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Up in Smoke: Cigarettes and HIV

September 29, 2000

"What, I have to stop smoking now, too?" I'm sure many of you reading this article feel this way. Most adult smokers are well aware that the decision to smoke comes with very real health risks. If you are living with HIV, there is a growing body of information to suggest you may be at greater risk than your HIV-negative counterparts for developing smoking-related diseases and conditions.

Because of HAART (highly active antiretroviral therapy), people living with HIV are now in the situation of having to evaluate the long-term effects that smoking will have on their overall health. Quality of life has always been a major issue for anyone living with HIV, but historically, we were not concerned with how smoking might affect long term quality of life; now we must be.


Smoking and Emphysema

Contrary to what big tobacco companies have claimed for years, there is a mountain of information to show that smoking can greatly affect the ability of your lungs to work effectively. Emphysema is one condition that is commonly found in people who smoke. Emphysema is the loss of the walls between air sacs in the lungs, resulting in large air pockets, a marked decrease in the ability to oxygenate the blood, and increased lung infections. Some providers have seen emphysema-like lung conditions in people with HIV regardless of whether they smoke or not. These observations led researchers to study the effect of smoking on HIV-positive people, compared to HIV-negative people, matching the two groups for age and other risk factors.

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The study found that of the HIV-positive group, 15% were diagnosed with emphysema, compared to only 2% of the HIV-negative group. How much someone smoked also affected their risk of developing emphysema. In this study, 37% of the HIV-positive smokers who smoked the equivalent of one pack a day for 12 years developed emphysema, while none of the HIV-negative smokers, who smoked the same amount, developed emphysema.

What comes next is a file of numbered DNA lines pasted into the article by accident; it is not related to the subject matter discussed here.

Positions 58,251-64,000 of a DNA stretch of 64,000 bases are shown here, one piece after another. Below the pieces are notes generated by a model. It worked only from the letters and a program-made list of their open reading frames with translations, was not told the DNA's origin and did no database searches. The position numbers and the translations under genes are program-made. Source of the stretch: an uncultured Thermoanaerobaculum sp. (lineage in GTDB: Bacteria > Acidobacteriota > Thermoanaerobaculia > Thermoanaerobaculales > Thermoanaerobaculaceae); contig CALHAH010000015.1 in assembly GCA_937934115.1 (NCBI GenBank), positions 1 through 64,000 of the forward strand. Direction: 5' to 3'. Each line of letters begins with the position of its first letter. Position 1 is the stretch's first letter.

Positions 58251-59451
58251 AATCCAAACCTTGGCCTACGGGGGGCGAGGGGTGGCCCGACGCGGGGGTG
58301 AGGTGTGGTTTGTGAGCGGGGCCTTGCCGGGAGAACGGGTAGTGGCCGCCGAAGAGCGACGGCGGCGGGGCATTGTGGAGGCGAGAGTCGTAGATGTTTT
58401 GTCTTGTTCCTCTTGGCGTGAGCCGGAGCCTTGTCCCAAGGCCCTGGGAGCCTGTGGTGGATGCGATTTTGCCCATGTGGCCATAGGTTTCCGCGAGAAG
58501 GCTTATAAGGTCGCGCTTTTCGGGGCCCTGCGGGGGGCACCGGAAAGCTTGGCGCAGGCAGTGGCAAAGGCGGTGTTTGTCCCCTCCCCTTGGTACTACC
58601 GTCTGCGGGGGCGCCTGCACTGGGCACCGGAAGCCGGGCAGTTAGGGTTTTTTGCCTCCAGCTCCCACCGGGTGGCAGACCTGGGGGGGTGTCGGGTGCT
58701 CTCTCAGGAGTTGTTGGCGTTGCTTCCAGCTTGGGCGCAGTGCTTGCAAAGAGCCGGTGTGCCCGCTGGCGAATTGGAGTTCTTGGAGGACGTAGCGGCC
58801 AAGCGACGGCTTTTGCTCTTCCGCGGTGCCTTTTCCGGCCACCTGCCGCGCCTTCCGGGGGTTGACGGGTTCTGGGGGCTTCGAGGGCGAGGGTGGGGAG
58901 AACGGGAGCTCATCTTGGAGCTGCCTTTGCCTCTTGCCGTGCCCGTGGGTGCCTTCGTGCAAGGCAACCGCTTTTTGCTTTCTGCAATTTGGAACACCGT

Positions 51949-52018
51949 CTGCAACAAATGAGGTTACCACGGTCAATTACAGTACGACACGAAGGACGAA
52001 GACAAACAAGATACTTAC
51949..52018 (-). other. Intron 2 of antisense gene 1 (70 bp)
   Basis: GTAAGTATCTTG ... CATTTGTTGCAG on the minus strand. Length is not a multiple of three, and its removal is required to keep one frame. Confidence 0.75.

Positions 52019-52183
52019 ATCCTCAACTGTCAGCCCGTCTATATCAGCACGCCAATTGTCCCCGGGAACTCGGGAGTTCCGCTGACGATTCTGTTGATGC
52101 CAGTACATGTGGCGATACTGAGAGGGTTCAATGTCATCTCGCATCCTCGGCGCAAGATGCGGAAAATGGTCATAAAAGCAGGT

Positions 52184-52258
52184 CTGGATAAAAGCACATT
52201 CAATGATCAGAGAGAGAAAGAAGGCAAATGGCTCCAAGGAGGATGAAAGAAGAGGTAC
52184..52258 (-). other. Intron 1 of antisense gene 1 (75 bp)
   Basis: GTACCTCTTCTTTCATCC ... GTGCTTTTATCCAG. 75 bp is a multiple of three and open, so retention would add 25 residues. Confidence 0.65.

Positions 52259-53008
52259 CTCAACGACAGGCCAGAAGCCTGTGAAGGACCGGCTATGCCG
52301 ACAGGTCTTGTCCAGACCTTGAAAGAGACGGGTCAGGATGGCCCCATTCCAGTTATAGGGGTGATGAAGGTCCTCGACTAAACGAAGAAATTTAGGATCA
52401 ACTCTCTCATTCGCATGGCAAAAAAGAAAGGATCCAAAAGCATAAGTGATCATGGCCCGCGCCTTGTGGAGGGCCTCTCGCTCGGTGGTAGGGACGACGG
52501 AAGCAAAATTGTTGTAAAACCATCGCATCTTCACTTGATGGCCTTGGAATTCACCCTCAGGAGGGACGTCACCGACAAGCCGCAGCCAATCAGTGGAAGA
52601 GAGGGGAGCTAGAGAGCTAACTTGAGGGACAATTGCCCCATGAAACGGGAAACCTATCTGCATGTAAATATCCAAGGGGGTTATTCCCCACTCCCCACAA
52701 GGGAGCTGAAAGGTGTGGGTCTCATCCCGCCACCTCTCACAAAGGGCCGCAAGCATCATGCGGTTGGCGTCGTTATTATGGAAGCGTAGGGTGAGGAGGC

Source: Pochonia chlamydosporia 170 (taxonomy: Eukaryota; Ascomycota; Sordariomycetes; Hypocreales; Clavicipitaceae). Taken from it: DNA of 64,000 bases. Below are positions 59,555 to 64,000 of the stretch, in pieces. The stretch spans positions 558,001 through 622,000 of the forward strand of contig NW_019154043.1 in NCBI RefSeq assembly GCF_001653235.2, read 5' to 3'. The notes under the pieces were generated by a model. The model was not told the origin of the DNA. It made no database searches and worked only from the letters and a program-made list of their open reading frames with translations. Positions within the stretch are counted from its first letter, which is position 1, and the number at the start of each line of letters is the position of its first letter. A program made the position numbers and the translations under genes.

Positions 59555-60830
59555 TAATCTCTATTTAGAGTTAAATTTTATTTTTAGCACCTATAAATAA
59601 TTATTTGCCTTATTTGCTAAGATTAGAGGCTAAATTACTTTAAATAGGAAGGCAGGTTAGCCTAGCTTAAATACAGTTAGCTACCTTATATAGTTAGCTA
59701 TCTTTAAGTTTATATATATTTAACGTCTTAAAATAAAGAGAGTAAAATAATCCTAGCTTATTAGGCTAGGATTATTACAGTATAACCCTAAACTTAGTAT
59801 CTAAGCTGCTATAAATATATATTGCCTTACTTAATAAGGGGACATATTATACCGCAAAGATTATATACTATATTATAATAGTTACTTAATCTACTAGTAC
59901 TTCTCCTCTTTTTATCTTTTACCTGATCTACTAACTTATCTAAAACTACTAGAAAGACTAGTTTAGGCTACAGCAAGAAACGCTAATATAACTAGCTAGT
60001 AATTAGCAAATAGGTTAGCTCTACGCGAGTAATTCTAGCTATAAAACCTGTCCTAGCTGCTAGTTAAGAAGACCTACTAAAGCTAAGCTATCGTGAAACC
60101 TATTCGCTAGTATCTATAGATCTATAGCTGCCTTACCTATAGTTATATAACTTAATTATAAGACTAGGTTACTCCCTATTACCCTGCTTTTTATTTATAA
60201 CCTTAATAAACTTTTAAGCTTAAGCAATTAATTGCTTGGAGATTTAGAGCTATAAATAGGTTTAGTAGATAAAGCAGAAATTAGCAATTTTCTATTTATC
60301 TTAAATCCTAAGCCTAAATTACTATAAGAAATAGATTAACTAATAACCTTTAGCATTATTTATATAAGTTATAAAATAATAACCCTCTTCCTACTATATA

Living with emphysema definitely has a negative impact on the long-term quality of life for anyone, and this study suggests that smokers who are also living with HIV are at a greater risk of developing emphysema.


Smoking and Cancer

Again, contrary to what you might have heard from the tobacco industry, there is plenty of information to link smoking to the development of cancer. Recently there has been a steady stream of conversation about what seems like an increased incidence of cancer in people who are on HAART. There has been no evidence to suggest that these cancers are the result of HAART medication, so why does cancer seem to be on the rise among people living with HIV?

If you read the interview with Dr. Aboulafia in the last issue of the Perspective, you will remember Dr. Aboulafia's story of his client who, even though his HIV viral load was undetectable and he had seen an increase in his CD4 cells, died of pancreatic cancer. This man's past history of heavy smoking more than likely played a causative role in the development of the cancer that led to his death.

As we see more people with HIV developing lung cancer, stomach cancer, or mouth and throat cancer, we must look at the role smoking plays in the development of these life-threatening diseases. Living with HIV can be very challenging, and many times we are faced with medical conditions we have very little control over. That is why it is becoming increasing important to identify areas that we can control, making a huge difference in our overall health.

If you decide to stop smoking, but find it difficult to do on your own, please talk to your healthcare provider about the different programs available to you. Working with your provider can help identify the best approach to stop smoking. Some people have had success using nicotine patches or gum, alone. Others have stopped smoking by taking a drug called Zyban® (bupropion, Welbutrin®). If long-term quality of life is your goal, then you must consider the role smoking can play in impacting your health.





  
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This article was provided by Seattle Treatment Education Project. It is a part of the publication STEP Ezine.
 

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